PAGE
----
Investments

Chinese Investors’ $1.4B Into Indian Startups Prompts Questions

Venture capitalists in China are putting record levels of money into tech startups in India, raising questions about the ability of the geopolitical rivals to work cooperatively, the Financial Times (FT) reported on Monday (Feb. 17). The geopolitical rivalry and “frosty relations” between the two countries have made India cautious about financial input from China. 

Indian startups can also be stigmatized for taking funds from Chinese venture capitalists. In 2016, for example, Paytm Founder Vijay Shekhar Sharma had to “explicitly reassure users” that the company was still Indian, even though China’s Alibaba became its biggest investor.

In the final quarter of the year, tech startup deals in India that involved China totaled a record $1.4 billion, according to data from research firm Refinitiv

China participated in its largest number of funding rounds last year: 54, doubling the number in 2017. In 2013, China invested in only three Indian startups, said data provider Tracxn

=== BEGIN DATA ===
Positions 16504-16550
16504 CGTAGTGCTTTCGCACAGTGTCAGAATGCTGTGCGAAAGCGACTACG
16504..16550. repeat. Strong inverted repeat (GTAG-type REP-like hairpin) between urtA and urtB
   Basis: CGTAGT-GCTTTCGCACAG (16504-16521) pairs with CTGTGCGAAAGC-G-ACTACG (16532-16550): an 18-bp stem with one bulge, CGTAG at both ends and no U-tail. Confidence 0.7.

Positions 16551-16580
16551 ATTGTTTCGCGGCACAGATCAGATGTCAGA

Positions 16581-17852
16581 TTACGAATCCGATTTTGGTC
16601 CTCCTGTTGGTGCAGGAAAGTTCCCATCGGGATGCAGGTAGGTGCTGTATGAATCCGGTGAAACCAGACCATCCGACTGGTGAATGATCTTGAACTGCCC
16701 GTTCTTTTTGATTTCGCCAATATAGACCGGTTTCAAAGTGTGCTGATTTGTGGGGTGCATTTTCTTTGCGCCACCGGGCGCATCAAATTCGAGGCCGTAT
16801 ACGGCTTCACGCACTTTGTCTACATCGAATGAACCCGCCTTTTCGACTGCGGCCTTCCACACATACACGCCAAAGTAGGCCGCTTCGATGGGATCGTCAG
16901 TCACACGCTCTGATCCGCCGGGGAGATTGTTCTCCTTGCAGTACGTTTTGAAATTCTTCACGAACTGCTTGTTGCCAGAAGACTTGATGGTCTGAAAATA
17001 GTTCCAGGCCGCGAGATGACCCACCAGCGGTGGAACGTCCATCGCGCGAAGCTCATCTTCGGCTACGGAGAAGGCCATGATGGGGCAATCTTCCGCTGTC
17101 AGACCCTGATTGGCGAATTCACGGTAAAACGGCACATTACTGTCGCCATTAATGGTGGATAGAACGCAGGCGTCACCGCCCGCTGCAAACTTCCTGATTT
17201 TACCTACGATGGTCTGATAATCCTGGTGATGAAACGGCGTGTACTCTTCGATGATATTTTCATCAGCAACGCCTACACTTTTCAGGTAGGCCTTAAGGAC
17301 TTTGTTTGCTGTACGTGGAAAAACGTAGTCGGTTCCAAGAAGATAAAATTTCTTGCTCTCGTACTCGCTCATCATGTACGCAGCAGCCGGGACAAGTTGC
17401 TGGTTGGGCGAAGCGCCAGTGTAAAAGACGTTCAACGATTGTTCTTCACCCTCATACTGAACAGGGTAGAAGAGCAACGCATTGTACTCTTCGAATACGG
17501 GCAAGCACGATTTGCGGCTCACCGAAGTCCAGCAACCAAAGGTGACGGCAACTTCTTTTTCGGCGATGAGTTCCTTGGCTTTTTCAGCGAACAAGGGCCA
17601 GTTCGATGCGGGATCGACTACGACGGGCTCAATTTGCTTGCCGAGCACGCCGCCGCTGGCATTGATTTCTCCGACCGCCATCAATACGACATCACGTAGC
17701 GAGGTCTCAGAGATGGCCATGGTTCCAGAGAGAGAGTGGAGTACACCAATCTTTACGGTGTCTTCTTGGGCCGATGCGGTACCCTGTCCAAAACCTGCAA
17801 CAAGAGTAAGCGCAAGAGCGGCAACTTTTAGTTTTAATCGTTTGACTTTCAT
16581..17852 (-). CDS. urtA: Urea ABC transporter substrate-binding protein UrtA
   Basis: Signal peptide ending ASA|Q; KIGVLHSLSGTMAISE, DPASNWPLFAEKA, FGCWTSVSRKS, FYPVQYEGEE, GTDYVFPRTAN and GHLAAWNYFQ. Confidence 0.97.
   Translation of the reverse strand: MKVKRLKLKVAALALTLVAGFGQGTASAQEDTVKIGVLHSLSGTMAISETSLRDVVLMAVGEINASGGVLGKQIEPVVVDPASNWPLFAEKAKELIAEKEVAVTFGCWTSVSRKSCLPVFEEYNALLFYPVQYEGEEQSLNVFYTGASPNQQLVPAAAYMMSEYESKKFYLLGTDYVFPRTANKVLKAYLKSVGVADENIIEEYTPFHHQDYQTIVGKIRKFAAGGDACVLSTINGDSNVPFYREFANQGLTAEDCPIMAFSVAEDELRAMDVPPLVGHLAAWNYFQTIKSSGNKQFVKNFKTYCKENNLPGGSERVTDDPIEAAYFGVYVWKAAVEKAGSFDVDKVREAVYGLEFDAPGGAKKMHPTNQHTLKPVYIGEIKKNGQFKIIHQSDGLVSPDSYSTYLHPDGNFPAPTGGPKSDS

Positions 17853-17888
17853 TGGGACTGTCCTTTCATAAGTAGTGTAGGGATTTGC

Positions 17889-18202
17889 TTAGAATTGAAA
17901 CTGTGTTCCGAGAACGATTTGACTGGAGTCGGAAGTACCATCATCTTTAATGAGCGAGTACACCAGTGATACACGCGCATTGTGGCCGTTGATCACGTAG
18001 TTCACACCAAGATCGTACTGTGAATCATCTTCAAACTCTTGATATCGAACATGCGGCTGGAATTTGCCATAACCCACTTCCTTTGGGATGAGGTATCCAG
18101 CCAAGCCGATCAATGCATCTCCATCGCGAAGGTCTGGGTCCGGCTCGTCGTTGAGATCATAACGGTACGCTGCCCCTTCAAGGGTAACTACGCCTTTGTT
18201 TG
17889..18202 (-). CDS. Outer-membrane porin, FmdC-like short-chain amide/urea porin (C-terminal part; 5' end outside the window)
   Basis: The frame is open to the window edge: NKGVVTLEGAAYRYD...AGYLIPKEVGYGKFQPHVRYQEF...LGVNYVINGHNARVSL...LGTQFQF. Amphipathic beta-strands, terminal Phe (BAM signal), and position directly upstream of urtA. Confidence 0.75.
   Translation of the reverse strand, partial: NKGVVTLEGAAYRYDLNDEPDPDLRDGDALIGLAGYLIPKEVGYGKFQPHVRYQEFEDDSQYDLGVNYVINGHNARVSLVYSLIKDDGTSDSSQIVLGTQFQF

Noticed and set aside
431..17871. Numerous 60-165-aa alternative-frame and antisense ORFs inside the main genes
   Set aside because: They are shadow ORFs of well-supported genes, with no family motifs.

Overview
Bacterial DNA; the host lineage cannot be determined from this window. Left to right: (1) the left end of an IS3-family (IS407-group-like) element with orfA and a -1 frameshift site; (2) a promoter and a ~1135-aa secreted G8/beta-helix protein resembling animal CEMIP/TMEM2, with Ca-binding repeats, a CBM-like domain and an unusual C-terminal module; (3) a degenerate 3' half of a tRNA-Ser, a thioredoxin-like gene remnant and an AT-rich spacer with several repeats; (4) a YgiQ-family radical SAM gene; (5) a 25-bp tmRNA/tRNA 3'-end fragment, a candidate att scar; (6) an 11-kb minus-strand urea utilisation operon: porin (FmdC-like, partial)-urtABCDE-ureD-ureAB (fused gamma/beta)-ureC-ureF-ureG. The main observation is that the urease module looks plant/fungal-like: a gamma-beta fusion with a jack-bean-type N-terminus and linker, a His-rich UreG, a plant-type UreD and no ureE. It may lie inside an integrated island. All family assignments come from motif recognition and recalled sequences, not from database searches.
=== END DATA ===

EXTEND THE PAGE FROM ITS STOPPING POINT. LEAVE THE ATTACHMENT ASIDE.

Furthermore, China now joins the ranks of well-established investors like Sequoia and SoftBank in being among the biggest funding sources for startups in India. Two-thirds of India’s startups that are valued at more than $1 billion have at least one Chinese venture capitalist investor.

Tracxn Co-founder Neha Singh said that the “less-developed Indian scene” gives Chinese funds a chance to stand out. 

“India is a large market, where a lot of the models have yet to pan out to create large dominant players,” said Singh. “In China, a lot of those patterns have been taken. It’s a very well-capitalized economy.” 

Think tank Observer Research Foundation said that China’s proficiency in finance and technology puts India in the position of being “the only country that has the market and the strength to absorb China’s excess capacity.”

Chinese smartphone maker Xiaomi and car manufacturer SAIC Motor have both expanded into India as well. 

“Chinese funds are playing a positive role by helping Indian startups to raise more capital,” said Amit Bhandari, a fellow at think tank Gateway House. He warned, however, that “China is the rival. … [It’s] influence has not always been very positive.” 

Tracxn said last month that India-based tech startups attracted a record amount of funding from investors — $14.5 billion last year, better than the $10.6 billion seen previously.

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